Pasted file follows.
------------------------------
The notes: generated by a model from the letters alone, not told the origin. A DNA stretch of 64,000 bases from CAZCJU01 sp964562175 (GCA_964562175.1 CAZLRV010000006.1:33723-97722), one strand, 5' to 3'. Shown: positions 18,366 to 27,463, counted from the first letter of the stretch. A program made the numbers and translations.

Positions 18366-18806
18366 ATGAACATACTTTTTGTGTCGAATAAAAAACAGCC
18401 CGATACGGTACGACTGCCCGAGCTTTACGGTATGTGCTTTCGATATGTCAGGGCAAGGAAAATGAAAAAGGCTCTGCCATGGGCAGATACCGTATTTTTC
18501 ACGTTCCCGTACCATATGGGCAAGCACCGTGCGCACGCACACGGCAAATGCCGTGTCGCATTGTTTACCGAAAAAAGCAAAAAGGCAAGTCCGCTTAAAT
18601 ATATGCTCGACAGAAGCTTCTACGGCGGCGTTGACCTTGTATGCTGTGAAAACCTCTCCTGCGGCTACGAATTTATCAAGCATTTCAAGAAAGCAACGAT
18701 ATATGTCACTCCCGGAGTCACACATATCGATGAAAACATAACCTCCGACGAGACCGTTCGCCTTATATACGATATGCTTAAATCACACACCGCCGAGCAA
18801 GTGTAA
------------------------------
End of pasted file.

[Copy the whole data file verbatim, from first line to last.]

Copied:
The notes: generated by a model from the letters alone, not told the origin. A DNA stretch of 64,000 bases from CAZCJU01 sp964562175 (GCA_964562175.1 CAZLRV010000006.1:33723-97722), one strand, 5' to 3'. Shown: positions 18,366 to 27,463, counted from the first letter of the stretch. A program made the numbers and translations.

Positions 18366-18806
18366 ATGAACATACTTTTTGTGTCGAATAAAAAACAGCC
18401 CGATACGGTACGACTGCCCGAGCTTTACGGTATGTGCTTTCGATATGTCAGGGCAAGGAAAATGAAAAAGGCTCTGCCATGGGCAGATACCGTATTTTTC
18501 ACGTTCCCGTACCATATGGGCAAGCACCGTGCGCACGCACACGGCAAATGCCGTGTCGCATTGTTTACCGAAAAAAGCAAAAAGGCAAGTCCGCTTAAAT
18601 ATATGCTCGACAGAAGCTTCTACGGCGGCGTTGACCTTGTATGCTGTGAAAACCTCTCCTGCGGCTACGAATTTATCAAGCATTTCAAGAAAGCAACGAT
18701 ATATGTCACTCCCGGAGTCACACATATCGATGAAAACATAACCTCCGACGAGACCGTTCGCCTTATATACGATATGCTTAAATCACACACCGCCGAGCAA
18801 GTGTAA